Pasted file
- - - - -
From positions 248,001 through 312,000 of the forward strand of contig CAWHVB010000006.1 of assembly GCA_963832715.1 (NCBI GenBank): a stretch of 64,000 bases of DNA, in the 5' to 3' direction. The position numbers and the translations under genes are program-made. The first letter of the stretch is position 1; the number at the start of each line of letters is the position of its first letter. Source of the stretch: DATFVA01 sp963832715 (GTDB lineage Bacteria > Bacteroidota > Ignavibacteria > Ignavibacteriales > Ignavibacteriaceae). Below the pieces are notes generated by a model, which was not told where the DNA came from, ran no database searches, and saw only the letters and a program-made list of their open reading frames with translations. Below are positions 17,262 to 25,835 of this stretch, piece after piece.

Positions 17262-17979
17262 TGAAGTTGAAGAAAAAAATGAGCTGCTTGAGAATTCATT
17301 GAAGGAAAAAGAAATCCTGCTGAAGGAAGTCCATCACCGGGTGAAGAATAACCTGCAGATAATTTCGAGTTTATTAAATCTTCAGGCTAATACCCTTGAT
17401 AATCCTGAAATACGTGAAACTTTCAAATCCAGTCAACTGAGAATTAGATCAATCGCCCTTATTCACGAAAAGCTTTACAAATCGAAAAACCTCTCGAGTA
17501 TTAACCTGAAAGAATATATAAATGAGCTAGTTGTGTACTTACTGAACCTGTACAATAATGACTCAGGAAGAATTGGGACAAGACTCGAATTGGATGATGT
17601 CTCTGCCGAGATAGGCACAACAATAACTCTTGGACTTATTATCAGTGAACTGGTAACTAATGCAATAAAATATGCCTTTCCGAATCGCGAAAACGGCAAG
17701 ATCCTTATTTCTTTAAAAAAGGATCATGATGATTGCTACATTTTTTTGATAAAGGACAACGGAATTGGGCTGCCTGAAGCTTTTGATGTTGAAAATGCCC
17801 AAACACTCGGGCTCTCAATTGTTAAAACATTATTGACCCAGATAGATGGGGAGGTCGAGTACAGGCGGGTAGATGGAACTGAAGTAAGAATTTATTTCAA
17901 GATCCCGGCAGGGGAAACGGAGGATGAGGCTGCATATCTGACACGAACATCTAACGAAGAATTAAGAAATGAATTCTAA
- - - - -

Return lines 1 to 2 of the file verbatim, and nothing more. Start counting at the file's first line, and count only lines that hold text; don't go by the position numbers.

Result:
From positions 248,001 through 312,000 of the forward strand of contig CAWHVB010000006.1 of assembly GCA_963832715.1 (NCBI GenBank): a stretch of 64,000 bases of DNA, in the 5' to 3' direction. The position numbers and the translations under genes are program-made. The first letter of the stretch is position 1; the number at the start of each line of letters is the position of its first letter. Source of the stretch: DATFVA01 sp963832715 (GTDB lineage Bacteria > Bacteroidota > Ignavibacteria > Ignavibacteriales > Ignavibacteriaceae). Below the pieces are notes generated by a model, which was not told where the DNA came from, ran no database searches, and saw only the letters and a program-made list of their open reading frames with translations. Below are positions 17,262 to 25,835 of this stretch, piece after piece.

Positions 17262-17979